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Tracking the Future
Explore the most important technology and science trends! News, Analysis, Interviews, Presentations, Documentaries. All in one place at Tracking the future magazine
Curated by Szabolcs Kósa
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Between Ape and Artilect

Between Ape and Artilect | Tracking the Future | Scoop.it

During 2010-12, noted AI researcher and long-time Humanity+ Board member Ben Goertzel conducted a series of textual interviews with researchers in various areas of cutting-edge science — artificial general intelligence, nanotechnology, life extension, neurotechnology, collective intelligence, mind uploading, body modification, neuro-spiritual transformation, and more. These interviews were published online in H+ Magazine, and are here gathered together in a single volume. The resulting series of dialogues treats a variety of social, futurological and scientific topics in a way that is accessible to the educated non-scientist, yet also deep and honest to the subtleties of the topics being discussed.

 

Between Ape and Artilect is a must-read if you want the real views, opinions, ideas, muses and arguments of the people creating our future.

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luiy's curator insight, March 8, 2014 2:34 PM

- Itamar Arel: AGI via Deep Learning 

- Pei Wang: What Do You Mean by “AI”? 
- Joscha Bach: Understanding the Mind
- Hugo DeGaris: Will There be Cyborgs?
- DeGaris Interviews Goertzel: Seeking the Sputnik of AGI 
- Linas Vepstas: AGI, Open Source and Our Economic Future 
- Joel Pitt: The Benefits of Open Source for AGI
- Randal Koene: Substrate-Independent Minds
- João Pedro de Magalhães: Ending Aging 
- Aubrey De Grey: Aging and AGI
- David Brin: Sousveillance
- J. Storrs Hall: Intelligent Nano Factories and Fogs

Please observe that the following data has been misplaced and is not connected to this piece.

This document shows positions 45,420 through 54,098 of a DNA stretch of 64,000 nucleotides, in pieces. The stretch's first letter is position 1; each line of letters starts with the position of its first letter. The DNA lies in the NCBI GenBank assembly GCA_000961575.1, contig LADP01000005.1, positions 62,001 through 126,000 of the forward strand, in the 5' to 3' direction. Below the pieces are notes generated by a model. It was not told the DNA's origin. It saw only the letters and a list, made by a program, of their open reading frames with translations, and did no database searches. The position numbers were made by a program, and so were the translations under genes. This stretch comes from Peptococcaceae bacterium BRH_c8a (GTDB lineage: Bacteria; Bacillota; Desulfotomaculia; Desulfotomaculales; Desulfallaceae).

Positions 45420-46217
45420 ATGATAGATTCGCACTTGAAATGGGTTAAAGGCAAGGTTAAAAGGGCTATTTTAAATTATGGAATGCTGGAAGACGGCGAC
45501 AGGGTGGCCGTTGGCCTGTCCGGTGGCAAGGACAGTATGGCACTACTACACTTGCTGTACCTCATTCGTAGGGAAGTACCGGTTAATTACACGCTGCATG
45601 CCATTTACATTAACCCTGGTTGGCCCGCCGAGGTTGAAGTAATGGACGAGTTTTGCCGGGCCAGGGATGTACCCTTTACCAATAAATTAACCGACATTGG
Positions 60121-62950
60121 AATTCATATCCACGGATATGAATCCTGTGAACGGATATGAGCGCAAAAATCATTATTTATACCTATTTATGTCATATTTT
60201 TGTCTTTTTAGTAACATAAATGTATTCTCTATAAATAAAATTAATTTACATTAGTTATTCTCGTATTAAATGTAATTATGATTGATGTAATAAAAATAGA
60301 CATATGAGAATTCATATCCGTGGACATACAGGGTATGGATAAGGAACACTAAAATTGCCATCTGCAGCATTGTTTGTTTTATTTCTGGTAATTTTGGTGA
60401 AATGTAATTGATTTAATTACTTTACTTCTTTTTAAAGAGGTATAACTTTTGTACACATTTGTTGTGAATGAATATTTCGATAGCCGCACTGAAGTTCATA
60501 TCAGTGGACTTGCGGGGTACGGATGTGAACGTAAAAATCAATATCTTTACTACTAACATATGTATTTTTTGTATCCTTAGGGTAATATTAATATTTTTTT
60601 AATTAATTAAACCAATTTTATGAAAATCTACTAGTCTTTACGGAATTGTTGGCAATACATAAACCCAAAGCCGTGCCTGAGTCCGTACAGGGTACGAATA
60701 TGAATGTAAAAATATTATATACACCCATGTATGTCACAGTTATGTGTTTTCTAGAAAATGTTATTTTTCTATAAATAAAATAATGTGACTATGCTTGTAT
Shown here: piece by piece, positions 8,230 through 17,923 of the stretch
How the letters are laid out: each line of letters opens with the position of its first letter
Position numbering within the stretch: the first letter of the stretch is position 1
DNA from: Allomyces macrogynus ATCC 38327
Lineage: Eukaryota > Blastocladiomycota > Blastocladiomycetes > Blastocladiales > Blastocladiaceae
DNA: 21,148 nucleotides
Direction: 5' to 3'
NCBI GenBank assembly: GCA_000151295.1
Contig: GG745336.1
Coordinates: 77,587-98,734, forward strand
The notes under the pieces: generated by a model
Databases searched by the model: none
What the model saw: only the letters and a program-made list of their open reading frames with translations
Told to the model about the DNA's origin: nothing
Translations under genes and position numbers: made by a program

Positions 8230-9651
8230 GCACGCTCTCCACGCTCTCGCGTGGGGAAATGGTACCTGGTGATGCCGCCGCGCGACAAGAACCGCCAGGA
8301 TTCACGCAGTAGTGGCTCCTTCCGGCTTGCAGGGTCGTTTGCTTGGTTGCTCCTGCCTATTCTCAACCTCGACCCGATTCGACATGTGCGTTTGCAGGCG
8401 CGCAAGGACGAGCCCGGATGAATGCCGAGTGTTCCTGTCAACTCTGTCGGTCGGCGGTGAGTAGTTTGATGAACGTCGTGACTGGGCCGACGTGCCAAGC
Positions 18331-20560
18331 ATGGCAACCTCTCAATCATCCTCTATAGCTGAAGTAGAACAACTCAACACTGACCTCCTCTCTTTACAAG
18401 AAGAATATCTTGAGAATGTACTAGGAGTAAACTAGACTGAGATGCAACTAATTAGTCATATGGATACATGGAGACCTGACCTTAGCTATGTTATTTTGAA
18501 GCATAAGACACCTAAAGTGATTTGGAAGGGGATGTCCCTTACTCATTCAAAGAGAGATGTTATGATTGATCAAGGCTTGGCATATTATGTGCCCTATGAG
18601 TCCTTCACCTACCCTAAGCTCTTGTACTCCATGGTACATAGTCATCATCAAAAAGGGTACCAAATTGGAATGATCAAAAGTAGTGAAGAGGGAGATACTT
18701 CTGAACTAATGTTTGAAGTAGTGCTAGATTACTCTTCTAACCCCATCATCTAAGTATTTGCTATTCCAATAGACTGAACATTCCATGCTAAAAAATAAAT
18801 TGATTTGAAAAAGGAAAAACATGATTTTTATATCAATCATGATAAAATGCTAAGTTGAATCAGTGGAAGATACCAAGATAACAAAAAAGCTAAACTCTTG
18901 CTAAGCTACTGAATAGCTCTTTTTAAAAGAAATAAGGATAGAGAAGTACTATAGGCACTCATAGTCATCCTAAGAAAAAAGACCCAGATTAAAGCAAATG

- Mohamad Tarifi: AGI and the Emerging Peer-to-Peer Economy 
- Michael Anissimov: The Risks of Artificial Superintelligence 
- Muehlhauser & Goertzel: Rationality, Risk, and the Future of AGI 
- Paul Werbos: Will Humanity Survive?
- Wendell Wallach: Machine Morality
- Francis Heylighen: The Emerging Global Brain 
- Steve Omohundro: The Wisdom of the Global Brain and the Future of AGI 
- Alexandra Elbakyan: Beyond the Borg 
- Giulio Prisco: Technological Transcendence 
- Zhou Changle: Zen and the Art of Intelligent Robotics 
- Hugo DeGaris: Is God an Alien Mathematician? 
- Lincoln Cannon: The Most Transhumanist Religion?
- Natasha Vita-More: Upgrading Humanity 
- Jeffery Martin & Mikey Siegel: Engineering Enlightenment 

aanve's curator insight, March 8, 2014 10:03 PM

www.aanve.com

 

Mlik Sahib's curator insight, March 8, 2014 10:40 PM

- Itamar Arel: AGI via Deep Learning 

- Pei Wang: What Do You Mean by “AI”? 
- Joscha Bach: Understanding the Mind
- Hugo DeGaris: Will There be Cyborgs?
- DeGaris Interviews Goertzel: Seeking the Sputnik of AGI 
- Linas Vepstas: AGI, Open Source and Our Economic Future 
- Joel Pitt: The Benefits of Open Source for AGI
- Randal Koene: Substrate-Independent Minds
- João Pedro de Magalhães: Ending Aging 
- Aubrey De Grey: Aging and AGI
- David Brin: Sousveillance
- J. Storrs Hall: Intelligent Nano Factories and Fogs
- Mohamad Tarifi: AGI and the Emerging Peer-to-Peer Economy 
- Michael Anissimov: The Risks of Artificial Superintelligence 
- Muehlhauser & Goertzel: Rationality, Risk, and the Future of AGI 
- Paul Werbos: Will Humanity Survive?
- Wendell Wallach: Machine Morality
- Francis Heylighen: The Emerging Global Brain 
- Steve Omohundro: The Wisdom of the Global Brain and the Future of AGI 
- Alexandra Elbakyan: Beyond the Borg 
- Giulio Prisco: Technological Transcendence 
- Zhou Changle: Zen and the Art of Intelligent Robotics 
- Hugo DeGaris: Is God an Alien Mathematician? 
- Lincoln Cannon: The Most Transhumanist Religion?
- Natasha Vita-More: Upgrading Humanity 
- Jeffery Martin & Mikey Siegel: Engineering Enlightenment 

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The Future Is Cockroaches: Hacking, Mass-Producing, and Eating the World's Vilest Insect